Diplomacy, Italian style

Diplomacy, Italian style

I have heard you would like to try some cheeses from Pesaro, so I am sending you these as a sample. Let me know if you like them and I'll send more...     When Vladimir Putin calls George Bush, does he ask how the twins are doing? Did

Thu 15 May 2008 12:00 AM

I have heard you would like to try some cheeses from Pesaro,

so I am sending you these as a sample. Let me know if you like them and I’ll send more…



When Vladimir Putin calls George Bush, does he ask how the twins are doing? Did FDR and Churchill exchange recipes? Did Mao send Nixon gifts of herbal remedies?  We always wonder about the personal relations between powerful people but rarely have access to their actual words.


The Medici archives, however, yield many of these exchanges, such as the words written by Guidobaldo II della Rovere, Duke of Urbino (1514-1574) to Grand Duke Cosimo I de’ Medici (1519-1574).


The two men, almost exact contemporaries, had much in common. Both came to power young, Guidobaldo at the age of 25, after his father died of suspected poisoning, and Cosimo at 17, when Duke Alessandro de’ Medici was stabbed to death. The learning curve was steep for both during the turbulent decades following the Sack of Rome and the Spanish occupation of Italy.


The Duchy of Urbino was filled with restless citizens tired of high taxes and constant war; bandits roamed its hills; and the papacy always had its eye on the state, eager for the smallest sign of weakness to repossess the territory. Neither was Cosimo’s take-over of Florence a tranquil affair: many Florentines still looked back nostalgically on their republic, plotting incessantly to remove him. Without the military and financial support of Emperor Charles V, Cosimo was helpless.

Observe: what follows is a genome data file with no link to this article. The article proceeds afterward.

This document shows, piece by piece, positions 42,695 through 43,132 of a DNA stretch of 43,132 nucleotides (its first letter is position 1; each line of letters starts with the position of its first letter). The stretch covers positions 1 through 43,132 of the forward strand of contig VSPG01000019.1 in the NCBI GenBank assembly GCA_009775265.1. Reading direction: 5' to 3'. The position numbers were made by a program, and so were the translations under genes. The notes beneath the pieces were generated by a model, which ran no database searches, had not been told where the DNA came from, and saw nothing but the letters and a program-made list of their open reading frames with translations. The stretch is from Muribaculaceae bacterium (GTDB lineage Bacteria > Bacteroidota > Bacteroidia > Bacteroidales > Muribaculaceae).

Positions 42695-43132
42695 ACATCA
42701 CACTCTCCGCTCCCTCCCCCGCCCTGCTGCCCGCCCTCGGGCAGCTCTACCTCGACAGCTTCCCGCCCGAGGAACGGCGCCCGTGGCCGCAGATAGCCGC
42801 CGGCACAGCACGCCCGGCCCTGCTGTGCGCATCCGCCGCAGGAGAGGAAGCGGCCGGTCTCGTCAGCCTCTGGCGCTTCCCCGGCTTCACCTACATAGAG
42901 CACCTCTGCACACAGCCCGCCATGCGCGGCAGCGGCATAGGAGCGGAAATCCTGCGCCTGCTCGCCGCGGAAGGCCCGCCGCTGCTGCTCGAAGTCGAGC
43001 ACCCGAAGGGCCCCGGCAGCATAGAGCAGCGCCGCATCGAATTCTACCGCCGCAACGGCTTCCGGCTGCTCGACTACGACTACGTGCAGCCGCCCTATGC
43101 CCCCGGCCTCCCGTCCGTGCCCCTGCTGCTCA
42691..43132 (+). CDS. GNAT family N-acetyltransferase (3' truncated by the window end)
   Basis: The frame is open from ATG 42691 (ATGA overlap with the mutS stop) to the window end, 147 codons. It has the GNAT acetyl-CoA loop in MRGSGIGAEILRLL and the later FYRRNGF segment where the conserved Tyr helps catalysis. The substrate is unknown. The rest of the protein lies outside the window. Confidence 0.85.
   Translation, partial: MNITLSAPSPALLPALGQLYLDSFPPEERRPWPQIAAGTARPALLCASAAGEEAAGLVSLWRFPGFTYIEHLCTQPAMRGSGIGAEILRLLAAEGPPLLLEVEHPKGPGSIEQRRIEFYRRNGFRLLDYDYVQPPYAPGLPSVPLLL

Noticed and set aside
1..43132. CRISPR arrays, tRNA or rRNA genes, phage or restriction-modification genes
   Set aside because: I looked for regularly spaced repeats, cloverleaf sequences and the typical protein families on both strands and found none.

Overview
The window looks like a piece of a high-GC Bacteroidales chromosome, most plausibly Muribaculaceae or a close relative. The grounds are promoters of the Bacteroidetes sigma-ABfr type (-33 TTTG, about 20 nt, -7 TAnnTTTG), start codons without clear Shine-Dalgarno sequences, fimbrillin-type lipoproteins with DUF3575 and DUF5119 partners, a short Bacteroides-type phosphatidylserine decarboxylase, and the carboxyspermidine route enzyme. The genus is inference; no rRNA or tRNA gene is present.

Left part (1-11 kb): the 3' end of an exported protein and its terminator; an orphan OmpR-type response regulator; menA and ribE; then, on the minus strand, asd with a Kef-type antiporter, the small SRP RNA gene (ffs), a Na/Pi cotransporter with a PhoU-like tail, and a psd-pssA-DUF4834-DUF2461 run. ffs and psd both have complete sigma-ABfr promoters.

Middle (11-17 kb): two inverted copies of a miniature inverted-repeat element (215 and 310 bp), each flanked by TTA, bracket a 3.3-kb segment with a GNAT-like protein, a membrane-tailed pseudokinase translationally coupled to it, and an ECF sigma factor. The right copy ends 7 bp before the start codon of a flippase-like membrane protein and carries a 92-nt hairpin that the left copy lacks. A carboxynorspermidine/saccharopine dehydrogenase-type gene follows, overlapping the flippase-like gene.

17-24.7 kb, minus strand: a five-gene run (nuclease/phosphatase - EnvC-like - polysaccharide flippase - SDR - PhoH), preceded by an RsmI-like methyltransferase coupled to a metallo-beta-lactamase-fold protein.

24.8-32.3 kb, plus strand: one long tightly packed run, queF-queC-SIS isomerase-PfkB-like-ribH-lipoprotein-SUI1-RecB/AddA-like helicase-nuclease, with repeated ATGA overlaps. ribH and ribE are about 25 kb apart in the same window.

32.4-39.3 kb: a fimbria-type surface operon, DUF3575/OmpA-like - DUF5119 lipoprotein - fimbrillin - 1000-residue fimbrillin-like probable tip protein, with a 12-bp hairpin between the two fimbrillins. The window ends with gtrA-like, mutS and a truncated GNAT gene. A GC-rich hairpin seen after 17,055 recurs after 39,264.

That these two men, who successfully navigated such dangerous waters, ruthlessly suppressing rebellions and assassinating enemies without a second thought, survived to die peacefully in their own beds is a testament to their fierce will.


Over the course of their careers, Guidobaldo and Cosimo, whose lands bordered one another (the line between present-day Tuscany and the Marches) wrote each other frequently. Apart from discussions of skirmishes and banditry in the mountainous frontiers, the usual recommendations of courtiers, and appeals for justice, their correspondence is full of nothing but friendly gestures. They send one another small gifts such as the cheese mentioned above, but also make large presents of racehorses, deer, even a lion. On one occasion, Cosimo sends a remedy for kidney stones. Year after year, they inform each other of important events, as when Guidobaldo excitedly send this message: In this very hour my Duchess by the grace of Our Lord has been delivered of a male child. There are many such letters: Guidobaldo had 12 children and Cosimo 15.